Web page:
At the annual I/O developers conference in May, Google CEO Sundar Pichai announced that users now have six additional options for their Assistant’s voice, one voice of which is John Legend. Google Assistant has now rolled out their a creative UI that allows users to pick a voice by color. You tap on the color associated with a given voice which Google says they chose at random, and then you listen to a sample of the voice and select from there.
Why It’s Hot: Not only is Google Assistant offering a range of male and female voices, they’re using an intentionally vague selection mechanism (color) as opposed to more traditionally gendered names or even just the labels “male” and “female”. This is a big improvement in equalizing the traditionally VERY gendered area of tech assistant voices, where almost all assistants are given female-sounding voices and names (Siri, Alexa, etc). Google Assistant itself had only a female voice until late 2017, when the option for a male voice was rolled out.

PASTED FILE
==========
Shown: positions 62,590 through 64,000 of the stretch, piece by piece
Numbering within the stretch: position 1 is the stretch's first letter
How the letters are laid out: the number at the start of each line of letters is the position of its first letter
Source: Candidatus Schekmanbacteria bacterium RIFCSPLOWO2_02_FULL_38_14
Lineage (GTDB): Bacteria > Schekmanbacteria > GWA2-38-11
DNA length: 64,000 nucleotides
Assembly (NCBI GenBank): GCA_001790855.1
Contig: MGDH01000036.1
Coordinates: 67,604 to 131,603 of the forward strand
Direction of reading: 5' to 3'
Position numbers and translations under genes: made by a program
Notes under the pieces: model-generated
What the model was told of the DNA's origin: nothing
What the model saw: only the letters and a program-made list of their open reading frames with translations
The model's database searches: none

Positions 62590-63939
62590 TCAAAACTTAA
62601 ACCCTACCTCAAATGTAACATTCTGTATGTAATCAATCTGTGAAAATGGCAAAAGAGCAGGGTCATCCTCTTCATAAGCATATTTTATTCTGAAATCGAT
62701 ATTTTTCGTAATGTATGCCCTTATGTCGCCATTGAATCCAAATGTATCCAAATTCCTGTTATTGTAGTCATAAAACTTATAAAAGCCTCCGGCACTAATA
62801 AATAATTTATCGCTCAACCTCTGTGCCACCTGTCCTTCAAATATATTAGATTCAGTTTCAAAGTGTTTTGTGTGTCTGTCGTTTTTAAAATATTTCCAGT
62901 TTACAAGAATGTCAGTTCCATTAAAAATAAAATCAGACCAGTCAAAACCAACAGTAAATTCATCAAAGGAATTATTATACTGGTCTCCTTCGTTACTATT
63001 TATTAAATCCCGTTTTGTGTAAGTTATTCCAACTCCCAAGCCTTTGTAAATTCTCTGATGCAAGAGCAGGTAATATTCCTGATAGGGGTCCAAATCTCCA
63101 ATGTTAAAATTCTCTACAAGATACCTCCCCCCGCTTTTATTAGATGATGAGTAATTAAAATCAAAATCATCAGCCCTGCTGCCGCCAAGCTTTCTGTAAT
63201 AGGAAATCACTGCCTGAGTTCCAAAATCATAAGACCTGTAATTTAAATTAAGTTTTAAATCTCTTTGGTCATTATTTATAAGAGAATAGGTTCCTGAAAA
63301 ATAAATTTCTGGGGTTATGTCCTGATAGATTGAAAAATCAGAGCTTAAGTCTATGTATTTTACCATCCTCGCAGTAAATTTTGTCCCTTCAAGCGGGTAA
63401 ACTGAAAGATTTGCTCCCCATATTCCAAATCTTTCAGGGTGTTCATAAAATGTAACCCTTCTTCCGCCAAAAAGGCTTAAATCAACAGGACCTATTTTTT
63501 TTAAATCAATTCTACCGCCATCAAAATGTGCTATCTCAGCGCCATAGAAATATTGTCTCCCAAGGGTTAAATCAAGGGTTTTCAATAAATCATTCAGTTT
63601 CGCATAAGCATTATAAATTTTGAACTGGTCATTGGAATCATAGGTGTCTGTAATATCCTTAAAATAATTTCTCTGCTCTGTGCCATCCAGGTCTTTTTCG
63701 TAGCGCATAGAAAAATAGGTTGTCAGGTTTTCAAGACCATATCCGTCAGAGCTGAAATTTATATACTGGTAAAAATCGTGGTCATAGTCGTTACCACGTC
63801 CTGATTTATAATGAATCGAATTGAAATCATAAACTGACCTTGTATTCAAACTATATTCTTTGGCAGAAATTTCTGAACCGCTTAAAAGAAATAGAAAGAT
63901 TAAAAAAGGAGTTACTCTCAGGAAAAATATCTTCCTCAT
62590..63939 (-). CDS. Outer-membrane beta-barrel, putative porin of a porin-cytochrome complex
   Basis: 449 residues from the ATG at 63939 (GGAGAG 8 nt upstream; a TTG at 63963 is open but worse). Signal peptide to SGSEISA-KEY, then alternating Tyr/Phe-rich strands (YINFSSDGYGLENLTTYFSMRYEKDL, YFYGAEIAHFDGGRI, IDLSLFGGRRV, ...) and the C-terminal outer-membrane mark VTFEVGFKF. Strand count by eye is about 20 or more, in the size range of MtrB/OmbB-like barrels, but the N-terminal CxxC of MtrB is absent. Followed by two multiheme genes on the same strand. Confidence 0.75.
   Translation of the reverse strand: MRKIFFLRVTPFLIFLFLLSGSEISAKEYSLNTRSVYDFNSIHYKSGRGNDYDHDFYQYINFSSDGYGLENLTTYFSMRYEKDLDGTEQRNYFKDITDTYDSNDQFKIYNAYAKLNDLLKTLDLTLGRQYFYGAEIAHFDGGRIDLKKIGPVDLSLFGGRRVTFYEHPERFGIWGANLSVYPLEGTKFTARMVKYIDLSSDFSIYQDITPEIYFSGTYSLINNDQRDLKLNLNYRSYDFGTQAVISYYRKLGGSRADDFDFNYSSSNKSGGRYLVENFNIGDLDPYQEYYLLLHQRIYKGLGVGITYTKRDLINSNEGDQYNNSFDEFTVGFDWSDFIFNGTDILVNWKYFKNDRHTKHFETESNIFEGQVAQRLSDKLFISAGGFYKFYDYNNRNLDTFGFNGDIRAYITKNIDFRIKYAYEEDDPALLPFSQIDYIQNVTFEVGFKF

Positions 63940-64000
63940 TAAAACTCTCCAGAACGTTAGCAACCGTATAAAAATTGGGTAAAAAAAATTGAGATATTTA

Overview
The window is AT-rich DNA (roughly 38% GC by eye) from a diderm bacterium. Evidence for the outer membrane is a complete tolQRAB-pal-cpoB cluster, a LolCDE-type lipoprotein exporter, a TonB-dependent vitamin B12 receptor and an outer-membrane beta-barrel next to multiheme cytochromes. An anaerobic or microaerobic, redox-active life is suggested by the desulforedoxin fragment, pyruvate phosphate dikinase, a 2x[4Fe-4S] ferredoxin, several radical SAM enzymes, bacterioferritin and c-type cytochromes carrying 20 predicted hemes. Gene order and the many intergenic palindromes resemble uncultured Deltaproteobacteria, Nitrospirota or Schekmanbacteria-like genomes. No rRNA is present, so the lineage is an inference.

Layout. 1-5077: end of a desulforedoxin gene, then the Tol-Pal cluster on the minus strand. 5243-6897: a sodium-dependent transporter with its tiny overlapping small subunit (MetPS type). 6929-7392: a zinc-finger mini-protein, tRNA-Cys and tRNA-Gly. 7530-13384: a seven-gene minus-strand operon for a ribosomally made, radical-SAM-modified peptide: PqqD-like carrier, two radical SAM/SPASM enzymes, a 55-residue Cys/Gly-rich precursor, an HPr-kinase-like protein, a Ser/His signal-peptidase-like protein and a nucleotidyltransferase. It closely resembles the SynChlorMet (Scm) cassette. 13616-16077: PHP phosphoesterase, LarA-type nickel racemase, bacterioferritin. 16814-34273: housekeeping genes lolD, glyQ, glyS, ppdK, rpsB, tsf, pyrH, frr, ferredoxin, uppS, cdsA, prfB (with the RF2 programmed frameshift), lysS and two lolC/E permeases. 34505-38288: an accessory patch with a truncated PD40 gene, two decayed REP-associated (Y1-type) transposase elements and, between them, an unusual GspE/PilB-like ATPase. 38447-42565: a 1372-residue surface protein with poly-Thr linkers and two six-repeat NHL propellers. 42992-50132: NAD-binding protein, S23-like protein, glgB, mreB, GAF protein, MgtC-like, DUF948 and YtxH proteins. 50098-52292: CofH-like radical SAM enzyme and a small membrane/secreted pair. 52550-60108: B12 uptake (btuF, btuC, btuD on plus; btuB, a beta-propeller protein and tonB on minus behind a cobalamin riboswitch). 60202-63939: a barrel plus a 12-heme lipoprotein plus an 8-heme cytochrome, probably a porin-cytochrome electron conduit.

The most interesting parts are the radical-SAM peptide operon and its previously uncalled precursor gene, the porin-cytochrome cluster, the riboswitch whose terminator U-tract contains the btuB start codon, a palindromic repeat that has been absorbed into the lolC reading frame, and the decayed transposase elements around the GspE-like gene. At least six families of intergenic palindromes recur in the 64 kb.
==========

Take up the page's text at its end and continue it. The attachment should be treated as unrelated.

The justification often used for this systemic sexism is that studies show that both men and women choose and trust female voices more. The WSJ recently cited two studies that both found men and women find female voices “welcoming and warm” – the only exception being when the voices are teaching them about computers, in which case male voices are preferred. Female voices are especially desired when giving love and relationship advice.
Using the results of these studies, which simply reflect the ingrained misogyny in our society, to justify having ONLY female voices is lazy at best. So by giving users a range of voices, plus a vague selection system to choose them from, is a great step from Google toward allowing users to choose their voice without as much overt gendered signaling.
Learn More: Engadget